Indeed in the Proto-Indo-European language there is a known phenomenon called "s-mobile". Some roots in PIE could occasionally have an initial augment "s-". Since all PIE roots begin with a consonant, this gives initial "sC-" cluster. The meaning of this extension is not known. We only know that some words with a root had it while others did not.
There is a theory that this initial s- could be result of fusion between the usual PIE ending -s/-os with the following word.
But most of the examples you gave are irrelevant.
The word for star in PIE was a̯ster, with the first phoneme being a laryngeal which was either lost or became a vowel. It is conjectured that the initial form was even more complicated: a̯e̯ster and related to a̯ee̯tr, "fire".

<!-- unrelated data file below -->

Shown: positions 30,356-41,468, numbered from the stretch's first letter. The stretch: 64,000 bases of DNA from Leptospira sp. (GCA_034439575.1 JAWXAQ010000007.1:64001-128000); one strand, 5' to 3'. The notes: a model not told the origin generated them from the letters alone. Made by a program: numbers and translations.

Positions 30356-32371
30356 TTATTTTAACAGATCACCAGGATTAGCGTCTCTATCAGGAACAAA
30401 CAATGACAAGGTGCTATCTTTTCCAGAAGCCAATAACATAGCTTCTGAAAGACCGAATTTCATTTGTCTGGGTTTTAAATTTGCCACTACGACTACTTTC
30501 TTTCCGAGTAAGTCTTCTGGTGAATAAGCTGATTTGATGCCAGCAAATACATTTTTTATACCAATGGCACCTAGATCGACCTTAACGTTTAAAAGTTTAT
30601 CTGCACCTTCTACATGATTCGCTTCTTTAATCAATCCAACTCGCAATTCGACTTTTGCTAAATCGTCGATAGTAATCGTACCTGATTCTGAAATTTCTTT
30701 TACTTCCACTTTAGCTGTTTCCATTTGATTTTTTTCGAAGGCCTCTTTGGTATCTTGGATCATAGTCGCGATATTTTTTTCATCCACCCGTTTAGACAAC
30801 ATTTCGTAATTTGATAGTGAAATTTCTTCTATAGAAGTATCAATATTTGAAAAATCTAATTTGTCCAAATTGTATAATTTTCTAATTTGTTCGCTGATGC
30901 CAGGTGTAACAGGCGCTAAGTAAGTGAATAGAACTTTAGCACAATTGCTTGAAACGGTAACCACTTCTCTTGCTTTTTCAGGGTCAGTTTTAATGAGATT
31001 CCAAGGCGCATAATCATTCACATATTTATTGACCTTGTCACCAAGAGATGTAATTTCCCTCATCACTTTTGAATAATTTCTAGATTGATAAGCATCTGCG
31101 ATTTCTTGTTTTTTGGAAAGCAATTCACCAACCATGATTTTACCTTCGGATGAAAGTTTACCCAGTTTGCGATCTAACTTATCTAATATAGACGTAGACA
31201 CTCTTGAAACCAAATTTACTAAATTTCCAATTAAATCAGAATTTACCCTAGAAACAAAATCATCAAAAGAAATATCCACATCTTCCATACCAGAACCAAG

Russian "strana" on the other hand, sometimes considered to derive from a root with s-mobile "(s)tero̯-" (Pokorny) which meant "stretch" but this root may be considered s-mobile erroneously due mixing with other roots (Starling gives this root with a solid s).
The origin of the "schnell" and "snell" is unknown beyond Proto-Germanic.
The word "stamina" origins from the root "stea̯-" which had no mobile "s" at least in the observable PIE stage.
The origin of the "spyros" is also unknown.